Posts filed under ‘newspapers’
Alex Gamela looks at citizen journalism – or the lack of it – in the Portuguese media landscape
We’ve been watching a significant change in the Portuguese news media during the last few years. From national to local newspapers, radios and TV channels, everyone is building their presence online, with more or less aptitude or quality. Still, the effort is noticeable.
But this investment in new platforms of communication doesn’t mean the companies are following the latest trends, or leaving their somewhat conservative approach to the full possibilities of the web. The news websites in Portugal are mostly a repository for print content, since many don’t have exclusively online journalists, and the resources for online content are rather limited, especially as multimedia content is concerned, though slowly the tide is turning, mainly due to the efforts of major newspapers, that are trying to improve and take the step forward in online content.
This scenario, of slow and uneven development of new media content, is useful to explain why the interactivity between media and users is practically nonexistent. Many still don’t grasp the concept of participative/citizen journalism and community, but companies and newsroom managements aren’t the only ones to blame, since there are other factors to consider: (more…)
Just to let you know that the News Interactivity Index now includes newspapers from Norway (thanks Kristine Lowe), France, the Netherlands and the US. You can use it to compare any two newspapers or country averages. The following countries are now covered:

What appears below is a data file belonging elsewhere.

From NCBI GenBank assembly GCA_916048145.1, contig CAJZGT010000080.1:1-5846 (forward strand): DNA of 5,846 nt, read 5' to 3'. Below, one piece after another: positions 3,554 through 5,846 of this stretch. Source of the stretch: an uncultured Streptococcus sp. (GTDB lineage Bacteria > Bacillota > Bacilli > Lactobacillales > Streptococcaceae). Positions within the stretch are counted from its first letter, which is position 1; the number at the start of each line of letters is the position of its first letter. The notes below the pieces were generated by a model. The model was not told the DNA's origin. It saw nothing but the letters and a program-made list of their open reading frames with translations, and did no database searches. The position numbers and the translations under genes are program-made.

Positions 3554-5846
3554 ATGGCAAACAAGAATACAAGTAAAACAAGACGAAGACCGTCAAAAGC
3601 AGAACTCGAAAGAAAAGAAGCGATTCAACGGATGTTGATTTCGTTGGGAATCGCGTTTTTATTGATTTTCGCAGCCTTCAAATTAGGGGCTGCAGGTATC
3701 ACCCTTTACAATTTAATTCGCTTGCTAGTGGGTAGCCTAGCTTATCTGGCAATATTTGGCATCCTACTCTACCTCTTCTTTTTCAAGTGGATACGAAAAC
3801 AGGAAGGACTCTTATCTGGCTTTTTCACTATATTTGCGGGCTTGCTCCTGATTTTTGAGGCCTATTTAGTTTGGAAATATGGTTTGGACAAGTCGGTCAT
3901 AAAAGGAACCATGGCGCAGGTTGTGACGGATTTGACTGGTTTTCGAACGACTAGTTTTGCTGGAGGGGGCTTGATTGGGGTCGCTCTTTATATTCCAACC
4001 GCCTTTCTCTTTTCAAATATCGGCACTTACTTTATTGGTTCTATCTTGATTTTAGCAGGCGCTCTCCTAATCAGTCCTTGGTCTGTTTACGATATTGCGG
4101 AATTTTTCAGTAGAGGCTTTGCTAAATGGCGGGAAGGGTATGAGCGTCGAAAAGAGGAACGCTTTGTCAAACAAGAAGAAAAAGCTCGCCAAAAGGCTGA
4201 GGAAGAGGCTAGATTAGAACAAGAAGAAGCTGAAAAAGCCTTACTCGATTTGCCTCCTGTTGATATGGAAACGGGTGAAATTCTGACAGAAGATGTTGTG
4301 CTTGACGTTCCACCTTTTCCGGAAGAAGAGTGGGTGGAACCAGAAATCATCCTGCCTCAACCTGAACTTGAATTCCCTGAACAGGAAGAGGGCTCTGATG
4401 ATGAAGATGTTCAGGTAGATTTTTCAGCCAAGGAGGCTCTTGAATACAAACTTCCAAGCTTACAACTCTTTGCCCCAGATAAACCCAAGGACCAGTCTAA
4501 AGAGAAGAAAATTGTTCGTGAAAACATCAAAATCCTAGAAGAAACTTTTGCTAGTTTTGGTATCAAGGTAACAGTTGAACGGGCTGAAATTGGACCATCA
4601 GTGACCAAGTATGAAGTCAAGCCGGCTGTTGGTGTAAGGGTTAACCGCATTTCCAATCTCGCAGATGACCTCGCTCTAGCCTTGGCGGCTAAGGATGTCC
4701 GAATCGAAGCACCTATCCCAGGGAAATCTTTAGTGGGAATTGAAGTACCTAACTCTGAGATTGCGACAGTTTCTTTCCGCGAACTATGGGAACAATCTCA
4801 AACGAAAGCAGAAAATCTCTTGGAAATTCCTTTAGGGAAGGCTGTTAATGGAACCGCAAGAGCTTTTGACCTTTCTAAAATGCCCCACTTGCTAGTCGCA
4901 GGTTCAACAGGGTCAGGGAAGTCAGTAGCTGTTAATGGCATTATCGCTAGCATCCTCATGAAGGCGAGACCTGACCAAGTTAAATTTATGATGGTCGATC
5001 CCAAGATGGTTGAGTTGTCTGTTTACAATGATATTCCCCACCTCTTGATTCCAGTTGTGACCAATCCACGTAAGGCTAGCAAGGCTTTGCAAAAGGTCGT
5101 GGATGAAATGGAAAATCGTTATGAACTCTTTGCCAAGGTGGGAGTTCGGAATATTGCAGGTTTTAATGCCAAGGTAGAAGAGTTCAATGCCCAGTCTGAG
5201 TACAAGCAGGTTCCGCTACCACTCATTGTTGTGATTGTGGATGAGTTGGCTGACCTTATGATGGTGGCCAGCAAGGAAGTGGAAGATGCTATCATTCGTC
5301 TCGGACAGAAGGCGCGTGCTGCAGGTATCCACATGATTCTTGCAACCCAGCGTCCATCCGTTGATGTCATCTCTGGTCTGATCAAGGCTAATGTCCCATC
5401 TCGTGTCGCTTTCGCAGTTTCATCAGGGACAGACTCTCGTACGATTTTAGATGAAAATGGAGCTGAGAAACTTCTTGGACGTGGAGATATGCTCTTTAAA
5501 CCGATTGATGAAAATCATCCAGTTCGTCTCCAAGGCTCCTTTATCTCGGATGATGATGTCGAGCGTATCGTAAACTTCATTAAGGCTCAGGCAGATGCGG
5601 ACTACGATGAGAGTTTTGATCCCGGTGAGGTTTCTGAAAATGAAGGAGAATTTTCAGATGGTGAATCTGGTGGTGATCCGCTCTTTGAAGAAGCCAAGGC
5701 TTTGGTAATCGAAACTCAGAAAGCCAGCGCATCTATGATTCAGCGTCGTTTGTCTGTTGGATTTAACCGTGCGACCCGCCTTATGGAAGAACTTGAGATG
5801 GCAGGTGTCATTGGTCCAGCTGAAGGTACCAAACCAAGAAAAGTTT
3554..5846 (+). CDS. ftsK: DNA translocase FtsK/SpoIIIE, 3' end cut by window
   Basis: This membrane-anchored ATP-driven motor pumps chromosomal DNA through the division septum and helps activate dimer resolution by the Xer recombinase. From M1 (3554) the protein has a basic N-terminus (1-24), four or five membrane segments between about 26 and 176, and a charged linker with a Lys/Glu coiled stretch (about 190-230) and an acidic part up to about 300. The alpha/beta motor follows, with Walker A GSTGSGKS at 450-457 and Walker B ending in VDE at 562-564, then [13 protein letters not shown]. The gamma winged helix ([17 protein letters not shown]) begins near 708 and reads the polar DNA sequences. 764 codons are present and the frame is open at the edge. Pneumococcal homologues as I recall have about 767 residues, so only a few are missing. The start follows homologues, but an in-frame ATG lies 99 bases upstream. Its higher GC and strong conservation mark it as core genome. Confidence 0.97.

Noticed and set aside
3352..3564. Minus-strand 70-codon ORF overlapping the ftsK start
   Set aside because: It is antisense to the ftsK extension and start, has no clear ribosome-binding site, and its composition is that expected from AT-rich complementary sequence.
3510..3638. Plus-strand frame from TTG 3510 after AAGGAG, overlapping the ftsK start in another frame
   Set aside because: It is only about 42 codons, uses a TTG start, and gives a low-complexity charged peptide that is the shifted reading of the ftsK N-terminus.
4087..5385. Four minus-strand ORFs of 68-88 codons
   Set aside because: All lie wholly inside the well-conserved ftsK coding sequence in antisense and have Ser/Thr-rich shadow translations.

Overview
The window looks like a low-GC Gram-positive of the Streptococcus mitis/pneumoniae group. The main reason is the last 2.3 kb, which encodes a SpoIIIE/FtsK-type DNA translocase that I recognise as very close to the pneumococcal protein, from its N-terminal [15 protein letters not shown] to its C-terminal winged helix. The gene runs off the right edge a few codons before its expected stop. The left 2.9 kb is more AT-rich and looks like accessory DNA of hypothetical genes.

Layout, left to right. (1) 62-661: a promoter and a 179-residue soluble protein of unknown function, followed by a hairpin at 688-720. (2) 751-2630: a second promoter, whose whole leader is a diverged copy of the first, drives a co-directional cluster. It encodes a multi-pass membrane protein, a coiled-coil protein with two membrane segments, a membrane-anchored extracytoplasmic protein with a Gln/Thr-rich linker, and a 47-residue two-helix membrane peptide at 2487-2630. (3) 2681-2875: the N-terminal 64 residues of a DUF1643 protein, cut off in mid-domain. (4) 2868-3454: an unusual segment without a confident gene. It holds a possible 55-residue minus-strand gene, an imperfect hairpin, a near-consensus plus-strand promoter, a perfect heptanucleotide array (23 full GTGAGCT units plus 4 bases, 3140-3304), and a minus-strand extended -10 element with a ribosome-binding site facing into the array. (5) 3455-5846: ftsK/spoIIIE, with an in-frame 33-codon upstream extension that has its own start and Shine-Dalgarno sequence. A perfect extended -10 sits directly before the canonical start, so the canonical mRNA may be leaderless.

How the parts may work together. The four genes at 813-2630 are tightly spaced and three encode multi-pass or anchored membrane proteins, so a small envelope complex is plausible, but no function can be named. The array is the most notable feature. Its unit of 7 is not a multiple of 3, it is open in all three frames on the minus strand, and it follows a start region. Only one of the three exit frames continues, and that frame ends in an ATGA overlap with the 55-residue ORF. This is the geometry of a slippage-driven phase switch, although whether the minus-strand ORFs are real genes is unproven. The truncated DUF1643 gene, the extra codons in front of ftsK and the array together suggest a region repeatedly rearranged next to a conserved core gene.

Six months ago Polish publishing company Polskapresse took an innovative step in response to declining sales. The company, at the time publishing six regional dailies in different parts of Poland, decided to combine them under one brand: “Polska”. Marek Miller makes an early evaluation of this project.
The Polish regional press market is divided in two. Half belongs to Media Regionalne (part of David Montgomery’s Mecom) which publishes nine regional dailies; the other half belongs to Polskapresse (part of German Verlagsgruppe Passau). The press market was divided in the way that no regional newspaper published by both publishers would compete directly on the same regional market. (more…)
A press release says the website
“will be centred around the same type of great video found in Monkey, while also encouraging readers to interact with the site by posting their own ratings and exchanging comments on the clips. The website will also offer daily content not found in the mag, competitions and exclusive chances to vote for what you want to see featured in upcoming issues.” (more…)
That’s the question Birmingham Post reporter Joanna Geary has been asking herself, and has come up with the following rather lovely graphic:
Clickon the image for a larger, more readable version – you’ll see she’s looking for availability of email contacts, use of things like maps, blogs, bookmarking, video (is that interactive? Or multimedia?), email newsletters, mobile alerts, RSS, podcasts, chats, forums – and Twitter: “I know it’s not yet a mass communication device but I think it’s a good indicator of those who are thinking about the development of the market” (more…)
Amidst the recent furore over Max Gogarty’s unblog-like/allegedly nepotistic travel blog entry on the Guardian website, a phrase caught my eye: Director of Digital Content Emily Bell’s reference to their “duty of care” to blogger Max.
It particularly interested me because I had a similar experience recently with a student blogger, who was on the receiving end of ferocious (and partly justified) criticism on an Australian alpha blog.
What was my duty of care to her? (more…)
The cartograms below show the world through the eyes of editors-in-chief, in 2007. Countries swell as they receive more media attention; others shrink as we forget them.